Power electronics often serve high-current or high-voltage applications on the grid and are therefore engineered to withstand extreme power flow. To test the temperature limits of power electronics, NREL’s machines can bake, shake, abrase, age, and shock components, like those in industrial environments or EVs in ways they might experience during continuous use, or even in ways beyond what they might experience on this planet, as spacecrafts might.
Several thermal testers allow NREL to run currents at thousands of amperes — or as electrically charged as a lightning bolt — and test multiple devices simultaneously. Special chambers test how devices stand up to weather conditions such as heat and humidity. By combining these physical tests with computational modeling, NREL researchers can predict a device’s lifetime under extreme operating environments, like those experienced by space shuttles and wind turbines. These capabilities have been used to validate stronger oxide electronic materials for EVs and industrial energy applications.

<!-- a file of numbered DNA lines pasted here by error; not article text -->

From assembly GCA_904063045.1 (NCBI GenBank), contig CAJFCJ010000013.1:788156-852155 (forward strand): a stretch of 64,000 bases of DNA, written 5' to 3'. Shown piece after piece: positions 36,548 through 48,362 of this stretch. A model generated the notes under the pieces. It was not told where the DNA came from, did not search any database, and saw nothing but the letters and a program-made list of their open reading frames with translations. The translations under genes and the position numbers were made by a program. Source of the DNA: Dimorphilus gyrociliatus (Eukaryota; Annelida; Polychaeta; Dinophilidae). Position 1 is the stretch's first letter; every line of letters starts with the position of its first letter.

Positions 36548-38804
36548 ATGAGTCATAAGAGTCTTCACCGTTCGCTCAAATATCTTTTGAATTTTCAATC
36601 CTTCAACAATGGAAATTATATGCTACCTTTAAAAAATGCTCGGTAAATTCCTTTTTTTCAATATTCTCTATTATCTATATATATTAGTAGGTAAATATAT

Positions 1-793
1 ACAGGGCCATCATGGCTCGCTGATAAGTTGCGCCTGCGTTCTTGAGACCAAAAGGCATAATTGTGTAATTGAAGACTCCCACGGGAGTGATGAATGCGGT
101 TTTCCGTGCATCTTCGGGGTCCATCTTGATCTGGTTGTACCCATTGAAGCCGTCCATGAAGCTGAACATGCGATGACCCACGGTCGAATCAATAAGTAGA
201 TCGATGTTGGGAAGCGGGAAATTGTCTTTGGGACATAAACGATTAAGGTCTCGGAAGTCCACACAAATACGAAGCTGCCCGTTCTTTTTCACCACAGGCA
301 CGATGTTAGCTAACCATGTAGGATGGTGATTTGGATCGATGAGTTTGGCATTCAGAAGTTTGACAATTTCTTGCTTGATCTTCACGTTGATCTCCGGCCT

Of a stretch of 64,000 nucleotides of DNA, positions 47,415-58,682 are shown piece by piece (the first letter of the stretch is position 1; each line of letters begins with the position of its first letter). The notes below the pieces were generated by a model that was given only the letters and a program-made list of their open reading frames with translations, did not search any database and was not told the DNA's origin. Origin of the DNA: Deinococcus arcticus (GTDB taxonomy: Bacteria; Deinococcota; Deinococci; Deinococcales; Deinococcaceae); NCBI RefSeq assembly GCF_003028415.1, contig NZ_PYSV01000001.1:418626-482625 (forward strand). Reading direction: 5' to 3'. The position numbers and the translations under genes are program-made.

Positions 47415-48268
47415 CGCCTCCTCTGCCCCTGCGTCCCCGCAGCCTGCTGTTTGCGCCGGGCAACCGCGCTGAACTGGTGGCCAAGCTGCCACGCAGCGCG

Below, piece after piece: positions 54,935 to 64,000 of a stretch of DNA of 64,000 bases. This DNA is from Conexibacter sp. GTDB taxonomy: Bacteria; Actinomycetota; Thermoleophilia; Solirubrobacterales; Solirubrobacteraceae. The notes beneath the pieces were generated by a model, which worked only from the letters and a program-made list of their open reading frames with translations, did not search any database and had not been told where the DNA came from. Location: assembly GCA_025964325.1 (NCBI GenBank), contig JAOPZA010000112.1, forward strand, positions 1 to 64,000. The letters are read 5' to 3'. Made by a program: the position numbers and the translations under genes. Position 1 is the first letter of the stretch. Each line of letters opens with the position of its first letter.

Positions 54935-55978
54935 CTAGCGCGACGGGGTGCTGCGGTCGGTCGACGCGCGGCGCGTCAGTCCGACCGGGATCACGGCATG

These comprehensive component tests are important, because working backward from an integrated system is more difficult than getting all components on solid ground from the start. Just like the customized semiconductors stack into components, the tested components stack into a system or device. To package the components into devices, NREL’s facilities can prototype with 3D printers, connect components with a wire bonder, and analyze and characterize electrical performance. The systems are then screened as a whole for operational ruggedness and then hooked up to a virtual grid.